Thursday, March 5, 2015

Being a Teenager Can Be Murder... Literally.

I'm home in New Brunswick this week and next. Staying with my mum in her new little home. Mum moved out of the old farmhouse a couple of years ago, and into a much smaller, and more manageable house, but it's still on the farm. So, I'm not exactly sleeping in my big white-painted iron bed, in my old bedroom in the farmhouse, where I slept as a teenager. But close.

I can look out my window at the same view that I saw growing up. I can see up the hill, beyond the barnyard, past where the brook tumbles over the rocks when it's not frozen and covered in snow. Up through the trees, to the right, to the old saw mill where my stepfather used to saw the logs that he cut "out back" and hauled home with his team of horses. He had two tractors, but he loved to use his "team," as he called them. Or up the hill across the snow covered pasture to the small orchard of apple trees on the left. Not that I really need to look. I can see all this perfectly well if I close my eyes and imagine.

But it's kind of ironic to be here at home where I spent my teenage years, stressing over my hair (fuzzy and unmanageable), over boyfriends (or the lack thereof), over high school exams and major life choices... at the same time that I'm reading a book about just that. Yesterday, I finished reading To the Power of Three, Laura Lippman's engrossing mystery novel about teenage angst and murder.


I only recently discovered Laura Lippman's work through an article by Laura Miller in Salon.com. Miller claims that the best crime fiction writers these days are women. Including Lippman. I think she's right on both counts. Although there are great male crime writers, my favourites are usually women. And Lippman's work is right up there with Kate Atkinson, Denise Mina and Tana French.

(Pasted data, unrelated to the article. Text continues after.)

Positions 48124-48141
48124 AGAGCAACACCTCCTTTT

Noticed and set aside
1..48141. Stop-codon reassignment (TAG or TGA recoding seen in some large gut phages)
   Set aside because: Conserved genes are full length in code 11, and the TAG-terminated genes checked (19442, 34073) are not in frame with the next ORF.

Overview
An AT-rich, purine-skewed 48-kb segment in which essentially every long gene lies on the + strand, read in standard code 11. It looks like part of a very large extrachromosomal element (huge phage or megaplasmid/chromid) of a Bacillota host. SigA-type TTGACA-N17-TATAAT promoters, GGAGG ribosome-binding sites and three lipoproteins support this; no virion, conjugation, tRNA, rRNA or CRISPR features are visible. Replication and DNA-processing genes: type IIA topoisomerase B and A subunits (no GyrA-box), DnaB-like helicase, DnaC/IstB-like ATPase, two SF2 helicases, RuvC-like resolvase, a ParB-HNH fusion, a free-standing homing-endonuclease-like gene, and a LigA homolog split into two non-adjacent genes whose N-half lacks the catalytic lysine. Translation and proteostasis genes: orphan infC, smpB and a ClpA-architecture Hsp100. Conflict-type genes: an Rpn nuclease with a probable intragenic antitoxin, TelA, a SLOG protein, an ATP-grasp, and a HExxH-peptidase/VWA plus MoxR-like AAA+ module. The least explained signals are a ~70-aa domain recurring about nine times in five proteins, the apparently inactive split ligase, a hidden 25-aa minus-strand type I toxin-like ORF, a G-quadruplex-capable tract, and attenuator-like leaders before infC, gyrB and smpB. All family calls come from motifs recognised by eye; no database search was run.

www.parnassusbooks.net
To the Power of Three is the story of three teenage girls and their long time friendship, which falls apart in their last year of high school with devastating consequences. It's also about the secret life of girls, girl cliques, and girl power, in a way. Although not the "Spice Girls" variety of "girl power." The narrative flips back and forth between the attempts of two homicide detectives to unravel the events of a school shooting and the lives of the three friends from grade three when they bond as a trio, taking vows of friendship, until grade twelve when the bonds are shattered. 

Let me be very clear...although this is a book about teens... it's NOT a teen novel. I was fascinated with Lippman's characters. The girls, of course, but also the adults. The male detectives especially Lenhardt, who has a daughter himself, the female guidance counselor, and the parents of the girls ... all with their own complex and sometimes bewildering lives. But don't just take my word for it; have a look at Jane Gross' review "Laura Lippman: When Friendship Fails You." It's a great article about Lippman's book including some fascinating biographical stuff about her inspiration for the novel. You can read Gross' article here.


Reading Lippman's book reminded me of the Tana French novel The Secret Place, which I read a few months ago. Also about teen agst, highschool, friendship, shattered vows and murder. And the secret lives of girls. I love French's work. Similar to Lippman's book, The Secret Place flips back and forth between the adult world and the world of teenage girls, the baffled and beleaguered homicide detectives who are determined to get at the truth, and the high school girls who seem just as determined that the truth shall remain hidden.



www.abc.es
And speaking about teenage girls, and secrets and angst. Yesterday, as we always do when I'm home, Mum and I paid a visit to our favourite second-hand bookstore. Gus has a great collection of Canadian novels, mystery and crime fiction...and well, just about everything. He unearthed for me a copy of Muriel Spark's novel The Prime of Miss Jean Brodie. I've never read it... nor have I seen the movie with Maggie Smith. I plan to remedy both situations this week.